The good news: Genzyme says it's successfully restarted the Allston Landing plant shut down earlier this year because of contamination. The bad: It's not likely to turn out product as quickly as investors hoped.
Initial supplies of Fabrazyme, for the rare disorder Fabry disease, will be smaller than the company had projected. Genzyme's third-biggest seller, Fabrazyme accounted for $494 million in 2008 revenue, but 2009 sales are expected to come in around $450 million. That's down from an earlier forecast of $510 million to $520 million. Meanwhile, production of Cerezyme--the Gaucher disease drug--is back on track, the company says, but sales are still expected to reach only $800 million, down from $1.24 billion last year.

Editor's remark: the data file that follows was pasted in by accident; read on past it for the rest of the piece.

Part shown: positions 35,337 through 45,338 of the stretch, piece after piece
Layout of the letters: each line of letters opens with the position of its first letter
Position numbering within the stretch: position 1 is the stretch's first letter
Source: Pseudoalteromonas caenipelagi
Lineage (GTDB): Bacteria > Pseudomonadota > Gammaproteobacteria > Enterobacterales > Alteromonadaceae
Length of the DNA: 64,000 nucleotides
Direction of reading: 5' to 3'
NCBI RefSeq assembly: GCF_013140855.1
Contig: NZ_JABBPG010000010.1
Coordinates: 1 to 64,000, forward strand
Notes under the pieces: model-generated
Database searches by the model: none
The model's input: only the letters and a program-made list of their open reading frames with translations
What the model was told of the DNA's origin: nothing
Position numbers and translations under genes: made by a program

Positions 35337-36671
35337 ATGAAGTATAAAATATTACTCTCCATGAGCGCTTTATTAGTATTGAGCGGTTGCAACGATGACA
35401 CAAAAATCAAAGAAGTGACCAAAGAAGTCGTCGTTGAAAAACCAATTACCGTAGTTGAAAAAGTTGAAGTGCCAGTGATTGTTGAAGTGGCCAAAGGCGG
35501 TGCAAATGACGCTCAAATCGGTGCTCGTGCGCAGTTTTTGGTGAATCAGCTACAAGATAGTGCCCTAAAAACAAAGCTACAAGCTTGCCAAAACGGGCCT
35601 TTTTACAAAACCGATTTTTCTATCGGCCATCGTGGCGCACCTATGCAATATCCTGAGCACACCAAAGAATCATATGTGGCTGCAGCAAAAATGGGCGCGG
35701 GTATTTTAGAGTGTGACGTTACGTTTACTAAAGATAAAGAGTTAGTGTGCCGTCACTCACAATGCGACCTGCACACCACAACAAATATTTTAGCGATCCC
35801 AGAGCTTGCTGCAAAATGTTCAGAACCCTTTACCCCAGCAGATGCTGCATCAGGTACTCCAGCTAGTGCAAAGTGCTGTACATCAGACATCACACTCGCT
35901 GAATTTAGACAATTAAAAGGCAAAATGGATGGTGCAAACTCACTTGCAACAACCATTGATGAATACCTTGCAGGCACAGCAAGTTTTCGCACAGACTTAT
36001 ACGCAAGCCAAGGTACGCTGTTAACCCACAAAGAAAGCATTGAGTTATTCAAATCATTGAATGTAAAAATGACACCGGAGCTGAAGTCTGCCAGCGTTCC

Analysts were less than thrilled with the announcements, saying Genzyme's news illustrates just how tough it is to reboot complex manufacturing processes after problems are found. Plus, the plant shutdown opened the door to competition for Cerezyme, as Shire and Protalix Biotherapeutics both got the FDA go-ahead to sell their unapproved Gaucher meds to combat the Cerezyme shortage. And the Fabrazyme shortfall is "disappointing," said Geoffrey Meacham of JP Morgan, "since the company's plan was once again off the mark."